Brad Oliver started coaching youth hockey 11 years ago, when his son, Patrick, was five. Oliver is 54 and works in sales for a tech company. He is lean and energetic, with the confidence of a lifelong jock. As his son progressed in competitive hockey, into the A level, Oliver found the culture increasingly toxic. “Rabid parent syndrome” is what he blames for much of the ugliness. While coaching, he saw 11- and 12-year-olds break collarbones and get concussions. In three instances, he had to intervene when parents tried to return their concussed children to hockey before it was confirmed by a doctor they were fully recovered. “I began to feel tense and anxious before games,” he says. “I hated the antagonism between the benches. I hated how serious it was and how little fun the kids seemed to be having.”

When Patrick played contact hockey for a year at age 11, Oliver was the team’s assistant coach and trainer. Patrick was close to five foot five and 140 pounds at the time and physically able to take a hit, but he told his dad that he felt scared during games. Patrick’s size made him a target of “assassins”—kids who would leave the opposing team’s bench and make a beeline for Patrick, not the puck.

There was one game when Patrick went down hard after a hit and stayed down. Because Oliver was the trainer, he was sent out onto the ice to check on his son. When the kid who hit Patrick skated past, “I felt this surge of anger toward that boy,” Oliver says. “I felt like calling him out. Then I stopped and realized that I was an adult about to yell at some 12-year-old child I didn’t know. And I thought, ‘I don’t want to be that guy.’”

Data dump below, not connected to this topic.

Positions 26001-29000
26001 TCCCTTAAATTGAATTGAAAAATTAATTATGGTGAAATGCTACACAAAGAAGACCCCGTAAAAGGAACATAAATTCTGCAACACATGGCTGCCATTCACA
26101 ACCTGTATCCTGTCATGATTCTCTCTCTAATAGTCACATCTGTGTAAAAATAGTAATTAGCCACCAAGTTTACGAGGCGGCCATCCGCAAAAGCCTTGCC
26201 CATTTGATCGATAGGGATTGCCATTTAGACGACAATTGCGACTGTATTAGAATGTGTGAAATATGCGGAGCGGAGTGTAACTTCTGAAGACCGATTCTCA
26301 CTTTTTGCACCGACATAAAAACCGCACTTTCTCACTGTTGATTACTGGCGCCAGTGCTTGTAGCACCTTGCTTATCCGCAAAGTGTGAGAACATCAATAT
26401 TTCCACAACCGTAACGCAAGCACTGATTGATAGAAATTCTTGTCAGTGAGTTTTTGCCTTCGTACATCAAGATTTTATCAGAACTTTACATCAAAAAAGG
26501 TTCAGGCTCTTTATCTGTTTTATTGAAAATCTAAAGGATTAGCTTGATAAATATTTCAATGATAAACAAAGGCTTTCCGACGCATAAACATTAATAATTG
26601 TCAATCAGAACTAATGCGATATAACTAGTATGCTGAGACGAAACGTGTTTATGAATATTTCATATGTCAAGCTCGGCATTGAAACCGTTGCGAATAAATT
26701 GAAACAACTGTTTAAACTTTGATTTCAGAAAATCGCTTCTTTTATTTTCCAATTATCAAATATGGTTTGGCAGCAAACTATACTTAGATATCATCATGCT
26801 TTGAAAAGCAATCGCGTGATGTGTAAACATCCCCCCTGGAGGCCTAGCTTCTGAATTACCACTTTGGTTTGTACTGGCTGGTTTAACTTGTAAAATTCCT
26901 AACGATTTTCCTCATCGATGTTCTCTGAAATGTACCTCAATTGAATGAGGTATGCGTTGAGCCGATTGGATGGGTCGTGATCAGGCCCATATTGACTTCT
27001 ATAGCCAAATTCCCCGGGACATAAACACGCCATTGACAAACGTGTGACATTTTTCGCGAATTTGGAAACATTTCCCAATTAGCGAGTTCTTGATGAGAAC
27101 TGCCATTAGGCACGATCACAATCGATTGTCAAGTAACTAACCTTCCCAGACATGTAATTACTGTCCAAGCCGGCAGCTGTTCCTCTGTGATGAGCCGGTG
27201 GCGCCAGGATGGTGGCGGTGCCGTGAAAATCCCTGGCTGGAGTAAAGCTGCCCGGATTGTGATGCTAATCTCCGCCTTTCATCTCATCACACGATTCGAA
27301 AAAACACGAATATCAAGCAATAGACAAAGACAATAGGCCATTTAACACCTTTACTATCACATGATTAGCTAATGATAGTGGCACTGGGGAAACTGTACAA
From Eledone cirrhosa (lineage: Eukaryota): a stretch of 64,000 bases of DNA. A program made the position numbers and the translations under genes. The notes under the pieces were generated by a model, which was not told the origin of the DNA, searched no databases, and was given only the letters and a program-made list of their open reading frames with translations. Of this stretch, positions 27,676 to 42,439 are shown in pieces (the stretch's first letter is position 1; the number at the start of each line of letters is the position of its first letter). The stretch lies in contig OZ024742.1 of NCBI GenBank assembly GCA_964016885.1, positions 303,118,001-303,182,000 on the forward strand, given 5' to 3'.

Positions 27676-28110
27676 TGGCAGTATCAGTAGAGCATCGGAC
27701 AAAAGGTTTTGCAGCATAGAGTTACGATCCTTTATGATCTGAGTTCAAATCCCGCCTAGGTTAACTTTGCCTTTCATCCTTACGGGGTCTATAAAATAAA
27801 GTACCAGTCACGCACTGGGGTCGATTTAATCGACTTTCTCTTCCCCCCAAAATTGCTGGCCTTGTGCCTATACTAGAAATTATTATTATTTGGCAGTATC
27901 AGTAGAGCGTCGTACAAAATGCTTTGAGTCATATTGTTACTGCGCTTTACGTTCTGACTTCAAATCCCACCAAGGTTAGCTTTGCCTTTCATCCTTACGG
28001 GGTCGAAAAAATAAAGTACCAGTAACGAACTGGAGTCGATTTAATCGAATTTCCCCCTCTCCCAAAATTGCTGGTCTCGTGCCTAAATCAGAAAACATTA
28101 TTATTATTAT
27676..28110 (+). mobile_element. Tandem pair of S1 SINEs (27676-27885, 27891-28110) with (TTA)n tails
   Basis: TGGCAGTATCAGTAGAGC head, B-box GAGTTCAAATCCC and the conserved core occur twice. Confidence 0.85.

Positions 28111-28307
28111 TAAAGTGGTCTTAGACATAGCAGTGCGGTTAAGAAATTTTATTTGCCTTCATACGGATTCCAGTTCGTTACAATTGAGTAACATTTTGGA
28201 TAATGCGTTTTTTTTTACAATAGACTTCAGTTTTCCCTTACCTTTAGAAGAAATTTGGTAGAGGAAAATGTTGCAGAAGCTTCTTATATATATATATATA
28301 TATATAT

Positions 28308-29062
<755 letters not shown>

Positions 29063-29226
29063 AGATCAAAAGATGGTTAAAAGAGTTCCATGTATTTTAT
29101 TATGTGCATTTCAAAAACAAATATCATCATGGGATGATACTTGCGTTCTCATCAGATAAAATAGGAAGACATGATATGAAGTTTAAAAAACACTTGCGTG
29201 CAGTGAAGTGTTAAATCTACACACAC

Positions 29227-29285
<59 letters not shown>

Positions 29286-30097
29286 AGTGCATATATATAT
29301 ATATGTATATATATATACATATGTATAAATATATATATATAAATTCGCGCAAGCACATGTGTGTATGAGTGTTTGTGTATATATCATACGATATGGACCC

The following season Oliver took his son and four other kids from the team and joined the newly formed Toronto Non-Contact Hockey League, which he had learned about from parents of players who had been concussed in contact hockey. (About half of Patrick’s fellow players ended up leaving the GTHL team altogether because it had been such a bad experience.)

The TNC league was established in 2009 by a small group of Palmerston school district parents who wanted to create a safer alternative to leagues like the GTHL. Bill Robertson, one of the founders, says his interest in forming the league arose from the high rate of injuries combined with his unease with GTHL hockey culture. “My 11-year-old son was the top scorer on his team, and I was the only parent who wasn’t convinced he was headed for the NHL,” he says. “Everyone had stars in their eyes, and it seemed to be all about the parents’ dreams, not about what was good for the kids. Even if concussions weren’t an issue, I would go to a rink and think, ‘I don’t fit in with these people.’ ”